Spring 2024

MEGL is running an 8 project program with 56 participants between faculty, graduate research assistants, and undergraduate research interns. The research projects are titled

  • Universal Cycles in Higher Dimensions
  • Embeddings of a semi-homogeneous tree in the hyperbolic disk.
  • Monte Carlo, Las Vegas, and Quantum Algorithms for Quantum Systems
  • Kelly criterion
  • Biological Locomotion via Surface Tension
  • Topology of Neural Networks
  • Finite 2-groups
  • Hyperbolic Knots in Thickened Surfaces

In addition to the research projects, MEGL is running an Outreach program, which exposes K-12 students to important mathematical concepts through visualizations and hands-on activities.

The research teams are meeting weekly to generate empirical data which helps them form and explore mathematical conjectures based on observed patterns.

At the end of the semester, the research teams will have the opportunity to present their findings at a poster session followed by a Symposium. For project descriptions and names of the researchers involved, click the boxes below.

Faculty Mentor: Rachel Kirsch 

Prerequisites: returning students only

Description: A De Bruijn cycle is a compact cyclical listing of all the words of length n. For example, the sequence 0011, considered cyclically, is a De Bruijn cycle for n = 2 because the subwords of length 2 beginning in its first, second, third, and fourth positions, respectively, are 00, 01, 11, and 10, which are all of the binary words of length 2. More generally, a universal cycle for a family of combinatorial objects of rank n runs through each element of the family exactly once. Universal cycles have extensive applications in computer science, coding theory, cryptography, and computational biology. This research project examines higher-dimensional analogues of universal cycles such as perfect maps, also known as De Bruijn tori.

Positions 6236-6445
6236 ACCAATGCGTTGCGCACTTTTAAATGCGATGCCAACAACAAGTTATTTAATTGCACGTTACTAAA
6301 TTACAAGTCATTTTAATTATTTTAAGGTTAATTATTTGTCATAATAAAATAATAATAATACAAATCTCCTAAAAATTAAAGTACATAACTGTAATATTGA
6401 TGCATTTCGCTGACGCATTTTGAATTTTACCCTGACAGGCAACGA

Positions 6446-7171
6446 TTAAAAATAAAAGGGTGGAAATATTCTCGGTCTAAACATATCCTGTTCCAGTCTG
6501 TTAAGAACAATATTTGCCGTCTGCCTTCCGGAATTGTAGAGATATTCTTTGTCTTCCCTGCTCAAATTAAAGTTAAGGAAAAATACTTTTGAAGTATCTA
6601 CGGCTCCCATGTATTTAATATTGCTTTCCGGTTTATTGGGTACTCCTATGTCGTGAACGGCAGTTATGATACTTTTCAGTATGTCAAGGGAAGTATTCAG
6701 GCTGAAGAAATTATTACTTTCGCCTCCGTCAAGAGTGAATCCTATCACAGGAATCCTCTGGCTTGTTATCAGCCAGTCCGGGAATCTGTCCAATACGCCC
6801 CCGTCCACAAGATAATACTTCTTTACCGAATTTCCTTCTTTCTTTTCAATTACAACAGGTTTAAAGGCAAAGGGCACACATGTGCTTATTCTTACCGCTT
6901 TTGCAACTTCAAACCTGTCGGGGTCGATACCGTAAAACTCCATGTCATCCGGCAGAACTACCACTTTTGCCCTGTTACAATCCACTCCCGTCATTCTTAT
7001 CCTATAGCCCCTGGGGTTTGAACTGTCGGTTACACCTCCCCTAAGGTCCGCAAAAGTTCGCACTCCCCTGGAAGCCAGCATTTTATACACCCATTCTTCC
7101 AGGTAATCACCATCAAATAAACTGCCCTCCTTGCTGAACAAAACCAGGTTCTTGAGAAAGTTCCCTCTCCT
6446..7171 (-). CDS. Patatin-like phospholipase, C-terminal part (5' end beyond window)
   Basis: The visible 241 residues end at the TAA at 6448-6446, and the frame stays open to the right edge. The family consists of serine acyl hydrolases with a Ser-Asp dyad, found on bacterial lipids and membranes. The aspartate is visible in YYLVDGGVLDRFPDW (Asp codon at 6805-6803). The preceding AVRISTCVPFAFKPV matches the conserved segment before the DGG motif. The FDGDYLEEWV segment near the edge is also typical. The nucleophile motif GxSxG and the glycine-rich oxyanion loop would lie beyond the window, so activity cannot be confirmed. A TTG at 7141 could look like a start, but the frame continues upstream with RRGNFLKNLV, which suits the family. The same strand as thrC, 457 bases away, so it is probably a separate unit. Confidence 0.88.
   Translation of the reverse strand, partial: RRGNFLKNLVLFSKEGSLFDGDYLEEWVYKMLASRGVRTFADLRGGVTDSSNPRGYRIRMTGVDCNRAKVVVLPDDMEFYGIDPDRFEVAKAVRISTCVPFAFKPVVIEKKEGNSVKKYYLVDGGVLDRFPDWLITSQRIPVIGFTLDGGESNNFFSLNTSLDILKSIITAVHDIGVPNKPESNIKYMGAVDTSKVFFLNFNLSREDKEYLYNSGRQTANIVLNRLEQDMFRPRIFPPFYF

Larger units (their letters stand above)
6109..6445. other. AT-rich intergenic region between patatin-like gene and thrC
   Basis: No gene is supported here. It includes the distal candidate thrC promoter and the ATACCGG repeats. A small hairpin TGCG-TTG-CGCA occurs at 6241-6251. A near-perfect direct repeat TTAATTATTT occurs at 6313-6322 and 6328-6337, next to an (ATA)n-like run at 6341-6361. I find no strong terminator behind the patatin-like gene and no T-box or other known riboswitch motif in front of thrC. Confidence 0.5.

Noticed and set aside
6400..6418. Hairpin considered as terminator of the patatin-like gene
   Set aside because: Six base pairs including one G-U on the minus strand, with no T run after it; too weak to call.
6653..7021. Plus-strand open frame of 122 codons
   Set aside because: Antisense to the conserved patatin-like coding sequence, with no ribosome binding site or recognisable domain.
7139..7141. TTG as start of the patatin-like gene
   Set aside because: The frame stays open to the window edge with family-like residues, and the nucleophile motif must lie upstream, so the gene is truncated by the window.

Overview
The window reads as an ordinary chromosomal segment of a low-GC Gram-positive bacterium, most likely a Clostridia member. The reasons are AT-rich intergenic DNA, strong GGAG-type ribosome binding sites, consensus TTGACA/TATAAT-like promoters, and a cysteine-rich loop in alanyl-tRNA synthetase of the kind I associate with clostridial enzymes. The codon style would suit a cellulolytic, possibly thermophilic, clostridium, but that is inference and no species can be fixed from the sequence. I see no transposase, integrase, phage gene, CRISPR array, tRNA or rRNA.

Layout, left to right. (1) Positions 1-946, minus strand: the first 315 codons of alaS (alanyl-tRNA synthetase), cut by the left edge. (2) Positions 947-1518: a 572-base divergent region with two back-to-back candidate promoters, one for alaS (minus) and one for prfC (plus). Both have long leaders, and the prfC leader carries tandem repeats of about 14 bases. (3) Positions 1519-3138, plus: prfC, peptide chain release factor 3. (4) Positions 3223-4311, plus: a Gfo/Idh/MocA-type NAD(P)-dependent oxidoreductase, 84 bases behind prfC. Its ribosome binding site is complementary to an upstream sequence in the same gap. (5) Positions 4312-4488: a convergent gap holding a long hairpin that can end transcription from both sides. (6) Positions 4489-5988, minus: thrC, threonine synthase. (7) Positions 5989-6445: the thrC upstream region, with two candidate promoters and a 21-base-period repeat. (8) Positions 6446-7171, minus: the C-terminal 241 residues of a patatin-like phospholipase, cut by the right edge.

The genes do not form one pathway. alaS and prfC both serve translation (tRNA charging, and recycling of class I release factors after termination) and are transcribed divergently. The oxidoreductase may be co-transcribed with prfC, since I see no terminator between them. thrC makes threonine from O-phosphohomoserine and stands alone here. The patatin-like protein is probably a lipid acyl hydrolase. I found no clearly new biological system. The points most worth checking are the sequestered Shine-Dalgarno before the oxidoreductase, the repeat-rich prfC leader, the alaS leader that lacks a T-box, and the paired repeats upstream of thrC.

Graduate Research Assistant: Matthew Kearney

Research Interns:

  • Stefan Popescu
  • William Carey

Faculty Mentor: Flavia Colonna  

Pre-requisites: Math213

Description: The proposed project is a follow-up of the MEGL project under way titled “Embeddings of a homogeneous tree in the hyperbolic disk”, in which most of the goals that we set out to pursue have been accomplished. Specifically, the following objectives have been reached or are close to completion.

  • A visualization of the geometric construction of an optimal embedding of a homogeneous tree of even degree in the unit disk has been obtained. By an optimal embedding we mean a mapping of the tree into the disk such that the boundary of the tree covers the entire unit circle and the edges of the tree are geodesic curves of the same hyperbolic length.
  • Using the even degree case as a model, a similar visualization in the odd degree case was obtained based on a conjecture suggested from the even-degree case. The theoretic proof of the optimality, not yet completed, has not been treated in a published paper.

The goals for the continuation of the project are two-fold:

  • Provide a rigorous proof of the optimality in the odd-degree case.
  • Treat the embedding problem in the case of a semi-homogeneous tree, that is an infinite tree whose vertices have two degrees, that alternate as one moves along the tree. We conjecture that it will be possible to obtain an optimal embedding but there might be an extra degree of freedom involved, unlike the homogenous case treated so far.
  • We plan to run some simulations for semi-homogeneous tree in which the alternating degrees are 4 and 3 to see if our conjecture is likely before delving into the technical aspects of the construction. These would require an appropriate group representation for this type of tree to pave the way for the formulas that ought to yield the vertices of the embedded tree.